Classical models of dyslexia diagnosis examine discrepancies between intelligence and reading scores. This model is still used widely in schools.  However, it can be misleading because, as the neuropsychologist Bruce Pennington warns, reading ability is correlated with intelligence.  Also, children with undiagnosed reading problems often suffer deficits in vocabulary, information and the struggle to formulate thoughts.  Vocabulary development, information acquisition and thinking all are strengthened by the book learning; book learning from which the learning disabled child is essentially excluded.  So, while there may be moderate delays in these areas to start with, they are exacerbated over time by the un-remediated learning problems.  Intelligence tests are designed to discriminate intelligence from education; they are designed to measure raw, native intelligence.  Yet, they do not live up to this ideal.  Nor could they live up to this ideal…intelligence is inherited to a great degree, but it is also shaped through learning and so the two can never even be fully differentiated.  This classic discrepancy model assumes that, for unaffected readers (those without dyslexia), intelligence and reading ability will increase in tandem.  The average reader is of average intelligence and the borderline reader is of borderline intelligence and so forth.  However, it is all too common for those with borderline intelligence to read at an average level.  Though the discrepancy model should not be wholly disregarded on scientific grounds, over many years of use and in many ways, it has been shown not to work well.  Truly, the discrepancy model stands principally on tradition.  Pennington concludes his estimate of this model by noting that it “systematically excludes those with the most severe form of the disorder.” Instead of a fully average estimate of intelligence, the learning disabled child often has moderate deficit in some forms of intelligence.  Consequently, the discrepancy is often not sufficiently wide to qualify for remedial services.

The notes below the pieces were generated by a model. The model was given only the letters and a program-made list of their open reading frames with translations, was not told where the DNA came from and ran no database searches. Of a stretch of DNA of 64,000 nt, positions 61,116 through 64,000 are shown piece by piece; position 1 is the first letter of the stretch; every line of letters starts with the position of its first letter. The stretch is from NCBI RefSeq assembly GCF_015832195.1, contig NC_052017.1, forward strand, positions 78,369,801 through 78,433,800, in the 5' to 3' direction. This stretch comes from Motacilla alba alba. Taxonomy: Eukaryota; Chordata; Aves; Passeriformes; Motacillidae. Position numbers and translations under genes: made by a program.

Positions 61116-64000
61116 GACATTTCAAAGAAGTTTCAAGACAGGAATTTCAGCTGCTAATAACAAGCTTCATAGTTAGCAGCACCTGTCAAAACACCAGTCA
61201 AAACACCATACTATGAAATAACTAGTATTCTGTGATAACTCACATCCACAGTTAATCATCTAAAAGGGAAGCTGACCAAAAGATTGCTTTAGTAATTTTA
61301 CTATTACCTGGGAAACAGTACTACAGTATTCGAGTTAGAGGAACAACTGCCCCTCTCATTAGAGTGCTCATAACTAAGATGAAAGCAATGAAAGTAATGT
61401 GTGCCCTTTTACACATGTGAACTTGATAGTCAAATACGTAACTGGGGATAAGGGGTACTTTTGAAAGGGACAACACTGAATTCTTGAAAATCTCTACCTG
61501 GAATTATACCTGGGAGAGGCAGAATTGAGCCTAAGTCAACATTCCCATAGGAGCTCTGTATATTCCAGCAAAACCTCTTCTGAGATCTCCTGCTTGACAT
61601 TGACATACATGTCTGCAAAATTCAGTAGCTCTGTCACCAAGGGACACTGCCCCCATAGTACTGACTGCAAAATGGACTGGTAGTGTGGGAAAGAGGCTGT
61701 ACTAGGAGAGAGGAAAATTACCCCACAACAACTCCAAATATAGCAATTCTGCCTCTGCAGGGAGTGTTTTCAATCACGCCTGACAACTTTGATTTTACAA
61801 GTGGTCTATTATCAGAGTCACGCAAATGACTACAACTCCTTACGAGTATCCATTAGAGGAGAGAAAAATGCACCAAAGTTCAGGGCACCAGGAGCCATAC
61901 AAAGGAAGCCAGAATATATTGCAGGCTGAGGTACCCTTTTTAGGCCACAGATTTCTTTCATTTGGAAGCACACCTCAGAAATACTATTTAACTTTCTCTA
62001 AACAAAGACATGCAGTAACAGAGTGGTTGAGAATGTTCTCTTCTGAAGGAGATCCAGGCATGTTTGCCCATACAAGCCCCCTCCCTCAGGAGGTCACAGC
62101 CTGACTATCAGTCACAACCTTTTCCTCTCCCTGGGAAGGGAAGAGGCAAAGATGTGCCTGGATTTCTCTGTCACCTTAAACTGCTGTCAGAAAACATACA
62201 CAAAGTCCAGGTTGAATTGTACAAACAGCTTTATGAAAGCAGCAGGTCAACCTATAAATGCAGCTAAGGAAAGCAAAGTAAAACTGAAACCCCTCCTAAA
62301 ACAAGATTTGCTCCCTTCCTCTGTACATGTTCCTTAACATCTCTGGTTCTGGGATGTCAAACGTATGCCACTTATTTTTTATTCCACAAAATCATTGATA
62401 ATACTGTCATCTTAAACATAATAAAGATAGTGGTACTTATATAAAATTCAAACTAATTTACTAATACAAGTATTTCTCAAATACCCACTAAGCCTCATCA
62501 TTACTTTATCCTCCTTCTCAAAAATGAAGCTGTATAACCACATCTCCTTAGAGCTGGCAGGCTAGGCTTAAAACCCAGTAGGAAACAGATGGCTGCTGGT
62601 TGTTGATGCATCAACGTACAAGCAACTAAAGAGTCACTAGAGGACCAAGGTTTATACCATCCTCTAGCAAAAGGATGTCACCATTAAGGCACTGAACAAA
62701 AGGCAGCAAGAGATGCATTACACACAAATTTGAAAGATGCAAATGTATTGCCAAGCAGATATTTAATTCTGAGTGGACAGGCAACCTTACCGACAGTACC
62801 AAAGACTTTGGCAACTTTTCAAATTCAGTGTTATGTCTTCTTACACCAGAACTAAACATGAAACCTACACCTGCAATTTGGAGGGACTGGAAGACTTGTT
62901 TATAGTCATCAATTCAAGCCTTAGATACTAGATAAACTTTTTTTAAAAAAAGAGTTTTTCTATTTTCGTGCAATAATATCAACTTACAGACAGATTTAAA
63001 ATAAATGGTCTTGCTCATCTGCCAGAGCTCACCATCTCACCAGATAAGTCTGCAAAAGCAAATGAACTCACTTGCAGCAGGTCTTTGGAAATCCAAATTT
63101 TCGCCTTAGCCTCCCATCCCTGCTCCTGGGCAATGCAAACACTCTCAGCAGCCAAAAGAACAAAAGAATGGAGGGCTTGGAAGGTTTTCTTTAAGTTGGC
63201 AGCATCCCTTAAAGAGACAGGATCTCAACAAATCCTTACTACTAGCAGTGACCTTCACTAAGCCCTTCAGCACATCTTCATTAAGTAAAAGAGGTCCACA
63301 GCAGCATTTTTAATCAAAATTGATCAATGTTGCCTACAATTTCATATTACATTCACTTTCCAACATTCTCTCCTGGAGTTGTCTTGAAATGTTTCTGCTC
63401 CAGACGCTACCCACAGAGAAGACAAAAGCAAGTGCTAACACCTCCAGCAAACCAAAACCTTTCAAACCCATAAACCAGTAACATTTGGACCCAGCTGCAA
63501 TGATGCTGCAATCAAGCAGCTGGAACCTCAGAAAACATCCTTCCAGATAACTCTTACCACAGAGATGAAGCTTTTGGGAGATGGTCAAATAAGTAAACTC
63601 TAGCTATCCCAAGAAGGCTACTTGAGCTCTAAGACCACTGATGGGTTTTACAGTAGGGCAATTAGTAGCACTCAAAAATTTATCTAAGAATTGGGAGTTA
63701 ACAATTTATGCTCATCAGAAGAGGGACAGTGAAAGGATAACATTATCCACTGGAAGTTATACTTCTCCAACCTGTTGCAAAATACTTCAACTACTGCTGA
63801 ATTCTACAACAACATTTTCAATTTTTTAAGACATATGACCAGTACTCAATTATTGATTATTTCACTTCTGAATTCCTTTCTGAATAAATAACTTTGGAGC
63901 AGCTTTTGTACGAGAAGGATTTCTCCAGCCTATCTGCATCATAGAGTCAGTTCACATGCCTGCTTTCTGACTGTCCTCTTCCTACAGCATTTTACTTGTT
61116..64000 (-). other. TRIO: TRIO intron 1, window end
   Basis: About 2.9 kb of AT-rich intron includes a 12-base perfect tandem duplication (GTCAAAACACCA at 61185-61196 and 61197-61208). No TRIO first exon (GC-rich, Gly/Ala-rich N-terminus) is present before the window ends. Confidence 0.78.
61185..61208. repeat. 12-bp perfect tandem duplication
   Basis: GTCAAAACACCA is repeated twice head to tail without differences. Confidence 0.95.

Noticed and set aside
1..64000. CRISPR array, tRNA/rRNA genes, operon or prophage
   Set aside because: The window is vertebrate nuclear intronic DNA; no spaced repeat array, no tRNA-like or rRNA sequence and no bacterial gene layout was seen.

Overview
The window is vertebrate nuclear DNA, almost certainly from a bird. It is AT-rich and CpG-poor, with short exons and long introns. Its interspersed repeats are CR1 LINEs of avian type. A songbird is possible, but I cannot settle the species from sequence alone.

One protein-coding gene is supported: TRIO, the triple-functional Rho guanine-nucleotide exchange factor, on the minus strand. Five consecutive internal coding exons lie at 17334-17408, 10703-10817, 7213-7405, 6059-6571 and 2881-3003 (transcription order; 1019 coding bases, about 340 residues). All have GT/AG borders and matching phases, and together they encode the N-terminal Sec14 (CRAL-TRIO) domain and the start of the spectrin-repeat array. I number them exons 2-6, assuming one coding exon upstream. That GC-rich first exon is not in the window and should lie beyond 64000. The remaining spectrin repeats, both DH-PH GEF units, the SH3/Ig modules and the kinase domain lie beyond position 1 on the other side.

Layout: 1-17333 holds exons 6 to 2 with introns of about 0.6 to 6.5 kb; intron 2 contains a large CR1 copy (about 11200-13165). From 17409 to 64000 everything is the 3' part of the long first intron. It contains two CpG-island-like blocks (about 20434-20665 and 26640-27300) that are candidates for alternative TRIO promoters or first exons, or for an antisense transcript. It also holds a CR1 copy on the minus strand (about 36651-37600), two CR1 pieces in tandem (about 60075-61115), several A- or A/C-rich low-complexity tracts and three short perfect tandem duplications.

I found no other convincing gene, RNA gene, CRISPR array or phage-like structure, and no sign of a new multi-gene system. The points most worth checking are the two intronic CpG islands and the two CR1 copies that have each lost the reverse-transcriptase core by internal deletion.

It is much more profitable to look at the way in which the child reads.  The dyslexic reader 1) reads more slowly, 2) fails to sound out unfamiliar words, 3) attempts whole word guesses, 4) makes many spontaneous self-corrections, 5) becomes anxious or agitated while reading.  Also, dyslexic children can be made to read confabulated words; made up words that they are to pronounce as if they were real.  When faced with this task, a normal reader will read as well as if they were reading real words, but a dyslexic reader will read noticeably worse.  This is because the dyslexic reader relies on sight word recognition when reading.  In other words, they remember words rather than sounding them out.  This is why such a test can expose dyslexic readers, especially those that compensate well for their disability.  When reading these confabulated words, the dyslexic reader often produces errors of lexicalization, which means that they read fake words as real words.  Again, this is a sign that they are guessing instead of decoding.  Because their disability makes it difficult for them to sound out words, they tend to look at words as if they were images and then search their memory for a match.  Another way of detecting dyslexia is by contrasting reading comprehension with listening comprehension.  A dyslexic child will generally be able to understand and recall more when hearing a story than when reading a story. View a clinical case example of a learning disabled child.

Dr. Steven C. Hertler
10 Sycamore Avenue
Ho Ho Kus, New Jersey 07423

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218 Lorraine Avenue
Upper Montclair, New Jersey 07043